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ForestTemp - Sub-canopy microclimate temperatures of European forests

Stef Haesen 1 Jonas J. Lembrechts Pieter de Frenne 2 Jonathan Lenoir 3 Juha Aalto 4 Michael B. Ashcroft 5 Martin Kopecký 6, 7 Miska Luoto 4 Ilya Maclean 8 Ivan Nijs 9 Pekka Niittynen 4 Johan Hoogen Nicola Arriga 10 Josef Bruna Nina Buchmann 11 Marek Ciliak Alessio Collalti 12 Emiel de Lombaerde Patrice Descombes 13, 11 Mana Gharun 14 Ignacio Goded 15 Sanne Govaert 2 Caroline Greiser 16 Achim Grelle 17 Carsten Gruening 15 Lucia Hederová 6 Kristoffer Hylander 16 Jürgen Kreyling 18 Bart Kruijt 19 Martin Macek Frantisek Malis Matej Man Giovanni Manca Radim Matula 20 Camille Meeussen 2 Sonia Merinero 21 Stefano Minerbi 22 Leonardo Montagnani 23 Lena Muffler 18, 24 Romá Ogaya 25 Josep Peñuelas 25 Roman Plichta 26 Miguel Portillo-Estrada 9 Jonas Schmeddes 18 Ankit Shekhar Fabien Spicher 3 Mariana Ujházyová 27 Pieter Vangansbeke 2 Robert Weigel 24 Jan Wild 6 Florian Zellweger 13 Koenraad van Meerbeek 28
Abstract : Ecological research heavily relies on coarse-gridded climate data based on standardized temperature measurements recorded at 2 m height in open landscapes. However, many organisms experience environmental conditions that differ substantially from those captured by these macroclimatic (i.e. free air) temperature grids. In forests, the tree canopy functions as a thermal insulator and buffers sub-canopy microclimatic conditions, thereby affecting biological and ecological processes. To improve the assessment of climatic conditions and climate-change-related impacts on forest-floor biodiversity and functioning, high-resolution temperature grids reflecting forest microclimates are thus urgently needed. Combining more than 1200 time series of in situ near-surface forest temperature with topographical, biological and macroclimatic variables in a machine learning model, we predicted the mean monthly offset between sub-canopy temperature at 15 cm above the surface and free-air temperature over the period 2000-2020 at a spatial resolution of 25 m across Europe. This offset was used to evaluate the difference between microclimate and macroclimate across space and seasons and finally enabled us to calculate mean annual and monthly temperatures for European forest understories. We found that sub-canopy air temperatures differ substantially from free-air temperatures, being on average 2.1 degrees C (standard deviation +/- 1.6 degrees C) lower in summer and 2.0 degrees C higher (+/- 0.7 degrees C) in winter across Europe. Additionally, our high-resolution maps expose considerable microclimatic variation within landscapes, not captured by the gridded macroclimatic products. The provided forest sub-canopy temperature maps will enable future research to model below-canopy biological processes and patterns, as well as species distributions more accurately.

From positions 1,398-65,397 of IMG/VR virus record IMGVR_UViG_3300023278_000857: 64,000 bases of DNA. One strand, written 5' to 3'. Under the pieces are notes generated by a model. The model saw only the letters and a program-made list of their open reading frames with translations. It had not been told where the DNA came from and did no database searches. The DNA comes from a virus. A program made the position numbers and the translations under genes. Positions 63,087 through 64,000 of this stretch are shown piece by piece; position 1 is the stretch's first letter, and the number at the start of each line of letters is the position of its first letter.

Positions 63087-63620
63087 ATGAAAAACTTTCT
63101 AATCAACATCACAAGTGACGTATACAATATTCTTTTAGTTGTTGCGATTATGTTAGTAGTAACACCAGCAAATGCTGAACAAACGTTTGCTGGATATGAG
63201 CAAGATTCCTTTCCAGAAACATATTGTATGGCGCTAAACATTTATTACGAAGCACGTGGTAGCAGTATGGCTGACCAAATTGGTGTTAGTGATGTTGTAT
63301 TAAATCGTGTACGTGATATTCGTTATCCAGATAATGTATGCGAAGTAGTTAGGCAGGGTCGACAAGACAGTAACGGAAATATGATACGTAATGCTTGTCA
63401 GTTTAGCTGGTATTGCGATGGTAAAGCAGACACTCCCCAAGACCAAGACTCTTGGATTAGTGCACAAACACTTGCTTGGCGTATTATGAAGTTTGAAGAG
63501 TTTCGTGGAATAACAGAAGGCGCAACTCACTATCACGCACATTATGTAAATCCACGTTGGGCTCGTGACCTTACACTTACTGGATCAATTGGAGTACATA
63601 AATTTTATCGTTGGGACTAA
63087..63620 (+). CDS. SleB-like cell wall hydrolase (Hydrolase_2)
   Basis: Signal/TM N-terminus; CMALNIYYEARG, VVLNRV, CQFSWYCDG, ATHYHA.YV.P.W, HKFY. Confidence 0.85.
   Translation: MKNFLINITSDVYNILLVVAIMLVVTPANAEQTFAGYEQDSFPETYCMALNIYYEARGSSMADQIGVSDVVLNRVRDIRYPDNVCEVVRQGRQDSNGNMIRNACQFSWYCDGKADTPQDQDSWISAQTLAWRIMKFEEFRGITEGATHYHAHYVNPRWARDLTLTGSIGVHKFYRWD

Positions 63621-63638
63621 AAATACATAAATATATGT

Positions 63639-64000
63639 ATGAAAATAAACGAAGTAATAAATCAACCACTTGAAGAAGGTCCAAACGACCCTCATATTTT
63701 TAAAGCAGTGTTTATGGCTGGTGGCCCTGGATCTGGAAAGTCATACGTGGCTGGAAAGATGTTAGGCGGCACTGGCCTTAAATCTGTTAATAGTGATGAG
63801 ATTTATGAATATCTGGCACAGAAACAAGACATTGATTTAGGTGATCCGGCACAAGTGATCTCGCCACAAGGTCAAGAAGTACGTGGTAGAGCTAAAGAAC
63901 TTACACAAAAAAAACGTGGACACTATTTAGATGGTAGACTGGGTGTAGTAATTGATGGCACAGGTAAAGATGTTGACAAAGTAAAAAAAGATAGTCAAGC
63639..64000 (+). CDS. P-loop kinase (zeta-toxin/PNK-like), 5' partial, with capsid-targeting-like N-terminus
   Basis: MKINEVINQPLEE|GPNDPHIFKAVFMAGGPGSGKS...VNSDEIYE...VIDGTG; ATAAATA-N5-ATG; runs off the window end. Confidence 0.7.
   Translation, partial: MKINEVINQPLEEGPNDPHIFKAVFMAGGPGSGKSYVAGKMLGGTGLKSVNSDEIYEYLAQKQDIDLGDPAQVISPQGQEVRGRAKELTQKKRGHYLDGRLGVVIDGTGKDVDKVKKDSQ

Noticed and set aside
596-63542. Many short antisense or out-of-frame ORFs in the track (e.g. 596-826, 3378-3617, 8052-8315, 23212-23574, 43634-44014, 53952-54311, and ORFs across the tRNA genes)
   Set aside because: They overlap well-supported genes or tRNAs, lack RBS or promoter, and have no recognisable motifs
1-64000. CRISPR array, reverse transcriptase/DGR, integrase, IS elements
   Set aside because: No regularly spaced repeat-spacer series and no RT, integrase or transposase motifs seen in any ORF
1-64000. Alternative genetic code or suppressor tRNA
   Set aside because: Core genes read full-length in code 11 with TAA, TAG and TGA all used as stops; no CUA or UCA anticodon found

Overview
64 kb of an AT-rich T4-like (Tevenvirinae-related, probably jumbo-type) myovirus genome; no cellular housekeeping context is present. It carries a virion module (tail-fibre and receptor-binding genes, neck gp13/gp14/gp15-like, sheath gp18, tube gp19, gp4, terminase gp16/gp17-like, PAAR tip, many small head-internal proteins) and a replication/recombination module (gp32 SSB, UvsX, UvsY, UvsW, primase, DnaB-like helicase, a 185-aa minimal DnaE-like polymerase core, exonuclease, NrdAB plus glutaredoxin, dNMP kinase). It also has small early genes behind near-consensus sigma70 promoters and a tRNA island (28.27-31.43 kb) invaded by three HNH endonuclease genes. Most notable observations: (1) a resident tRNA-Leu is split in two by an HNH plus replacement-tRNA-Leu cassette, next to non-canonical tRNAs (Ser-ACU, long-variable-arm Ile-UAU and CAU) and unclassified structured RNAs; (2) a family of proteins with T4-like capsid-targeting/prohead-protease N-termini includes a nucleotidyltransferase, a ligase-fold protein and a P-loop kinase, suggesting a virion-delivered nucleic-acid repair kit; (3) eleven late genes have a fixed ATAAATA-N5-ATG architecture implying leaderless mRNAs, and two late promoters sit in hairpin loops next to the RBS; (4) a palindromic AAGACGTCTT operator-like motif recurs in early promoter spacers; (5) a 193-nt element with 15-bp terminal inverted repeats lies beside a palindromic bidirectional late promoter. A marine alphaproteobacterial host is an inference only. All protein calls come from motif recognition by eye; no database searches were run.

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https://hal-u-picardie.archives-ouvertes.fr/hal-03614155
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Soumis le : vendredi 13 mai 2022 - 17:17:59
Dernière modification le : samedi 14 mai 2022 - 03:11:36

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Stef Haesen, Jonas J. Lembrechts, Pieter de Frenne, Jonathan Lenoir, Juha Aalto, et al.. ForestTemp - Sub-canopy microclimate temperatures of European forests. Global Change Biology, Wiley, 2021, 27 (23), pp.6307-6319. ⟨10.1111/gcb.15892⟩. ⟨hal-03614155⟩

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